I think the most important feature of XAML as a declarative language/object model map is the ease with which it can be tooled. There is really no value added over the standard forms designer and imperative code if XAML doesn’t have a designer associated with it a la Blend or Cider. Likewise, XAML would be superfluous if Windows Workflow didn’t have its designer.
What is the common thread among these frameworks? They both have design tools that are immediately familiar to people who normally work in the associated domain. XAML is what those tools spit out, providing a lingua franca between people who know UI design or workflow design, and people who know programming. Basically, everyone involved in creating an application has his or her own…wait for it…domain specific language. Graphic designers speak vectors and gradients and paths, workflow engineers speak activities and decisions and synchronization, and programmers speak objects and functions and variables. The only person missing from the picture is the business analyst.
What do BAs know? They take written requirements and turn them into use cases with actors. A use case lends itself very well to the Command pattern an actor performs a specific action against the application’s domain and expects a certain result.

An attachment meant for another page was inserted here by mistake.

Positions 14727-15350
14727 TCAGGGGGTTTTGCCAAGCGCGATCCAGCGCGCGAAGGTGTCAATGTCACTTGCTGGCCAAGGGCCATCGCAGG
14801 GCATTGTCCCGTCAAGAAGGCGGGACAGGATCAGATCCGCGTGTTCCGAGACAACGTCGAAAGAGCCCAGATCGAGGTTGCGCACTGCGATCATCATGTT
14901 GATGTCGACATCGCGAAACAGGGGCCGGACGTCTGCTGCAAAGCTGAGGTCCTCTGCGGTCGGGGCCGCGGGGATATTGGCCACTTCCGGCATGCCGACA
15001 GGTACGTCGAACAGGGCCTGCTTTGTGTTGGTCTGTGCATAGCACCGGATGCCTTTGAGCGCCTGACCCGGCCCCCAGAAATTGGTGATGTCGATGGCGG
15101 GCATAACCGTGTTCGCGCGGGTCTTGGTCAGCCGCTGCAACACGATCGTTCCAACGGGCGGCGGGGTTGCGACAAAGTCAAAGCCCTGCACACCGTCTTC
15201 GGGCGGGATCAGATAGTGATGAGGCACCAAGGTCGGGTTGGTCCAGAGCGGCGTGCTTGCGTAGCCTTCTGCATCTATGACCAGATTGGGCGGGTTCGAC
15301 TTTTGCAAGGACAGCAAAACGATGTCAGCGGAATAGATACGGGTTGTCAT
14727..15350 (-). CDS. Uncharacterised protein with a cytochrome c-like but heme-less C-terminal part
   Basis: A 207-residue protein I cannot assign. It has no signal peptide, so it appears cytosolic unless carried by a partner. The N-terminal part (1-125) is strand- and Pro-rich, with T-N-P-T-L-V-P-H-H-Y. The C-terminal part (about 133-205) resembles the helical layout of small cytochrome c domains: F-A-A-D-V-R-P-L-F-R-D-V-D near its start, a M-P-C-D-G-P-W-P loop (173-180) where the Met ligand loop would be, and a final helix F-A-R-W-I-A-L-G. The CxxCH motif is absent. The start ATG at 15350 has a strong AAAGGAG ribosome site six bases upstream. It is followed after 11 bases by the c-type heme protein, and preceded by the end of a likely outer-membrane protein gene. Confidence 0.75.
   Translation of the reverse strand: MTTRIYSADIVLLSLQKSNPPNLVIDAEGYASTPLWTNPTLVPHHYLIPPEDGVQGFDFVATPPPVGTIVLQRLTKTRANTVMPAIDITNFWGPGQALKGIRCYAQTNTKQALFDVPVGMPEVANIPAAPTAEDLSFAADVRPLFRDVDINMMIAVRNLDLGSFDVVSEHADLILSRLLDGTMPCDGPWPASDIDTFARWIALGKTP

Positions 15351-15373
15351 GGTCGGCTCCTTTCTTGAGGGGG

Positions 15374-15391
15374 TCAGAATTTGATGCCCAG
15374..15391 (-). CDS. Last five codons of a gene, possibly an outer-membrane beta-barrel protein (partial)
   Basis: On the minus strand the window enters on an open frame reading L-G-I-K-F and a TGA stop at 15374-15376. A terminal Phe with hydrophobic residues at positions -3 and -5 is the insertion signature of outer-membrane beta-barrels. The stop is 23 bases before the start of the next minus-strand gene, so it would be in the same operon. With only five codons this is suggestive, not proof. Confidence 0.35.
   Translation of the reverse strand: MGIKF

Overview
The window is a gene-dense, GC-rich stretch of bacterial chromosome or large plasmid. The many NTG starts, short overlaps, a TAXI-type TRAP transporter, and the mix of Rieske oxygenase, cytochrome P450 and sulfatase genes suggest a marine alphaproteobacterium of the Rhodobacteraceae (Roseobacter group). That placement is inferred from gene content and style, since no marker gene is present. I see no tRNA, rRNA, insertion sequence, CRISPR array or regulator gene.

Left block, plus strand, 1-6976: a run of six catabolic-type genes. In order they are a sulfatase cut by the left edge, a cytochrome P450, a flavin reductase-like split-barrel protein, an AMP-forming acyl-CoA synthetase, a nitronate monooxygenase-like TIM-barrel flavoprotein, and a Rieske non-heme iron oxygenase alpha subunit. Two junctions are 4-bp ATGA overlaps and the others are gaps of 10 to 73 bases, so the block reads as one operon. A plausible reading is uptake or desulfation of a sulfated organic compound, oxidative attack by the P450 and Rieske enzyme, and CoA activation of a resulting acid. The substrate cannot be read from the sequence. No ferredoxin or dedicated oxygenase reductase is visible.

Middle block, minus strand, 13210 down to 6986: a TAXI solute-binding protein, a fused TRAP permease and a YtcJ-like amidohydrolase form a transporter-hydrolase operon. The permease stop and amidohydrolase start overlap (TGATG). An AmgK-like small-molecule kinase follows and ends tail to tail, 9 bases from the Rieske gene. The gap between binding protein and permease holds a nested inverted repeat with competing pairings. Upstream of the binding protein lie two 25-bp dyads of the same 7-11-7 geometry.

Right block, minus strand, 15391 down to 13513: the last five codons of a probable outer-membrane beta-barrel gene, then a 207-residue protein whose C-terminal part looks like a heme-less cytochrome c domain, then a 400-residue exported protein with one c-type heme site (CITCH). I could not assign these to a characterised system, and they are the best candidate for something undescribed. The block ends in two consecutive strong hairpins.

What if we were able to take the language of the business analyst and provide the foundations of an application? Without leaving their comfort zone, a business analyst could define the core domain objects, commands, and services that the application is expected to provide. All that would remain is for an Architect to map those domain objects (possibly refining them) against a datastore, a UI designer to create the look and feel, and a developer to code the logic that drives it.
Orcas will provide an O/RM tool and supporting framework (in LINQ to SQL and its associated designer) that will look as familiar to a data architect as their common tools. All that is missing is the BA design tools and a supporting framework. This is where Application Foundation comes into play. It will provide a toolable framework (through XAML) for creating the core architecture of an application. As they say "code is the only currency". Until I give you something that works…I’m just theorizing and daydreaming. BTW, I recently read an article…book…blog posting or something that spoke about this concept, and for the life of me I can’t find my original source. But my search for that source has led me to find that it is a mantra in the open source community. Anyway, let me get some working code in front of you guys so we can talk more.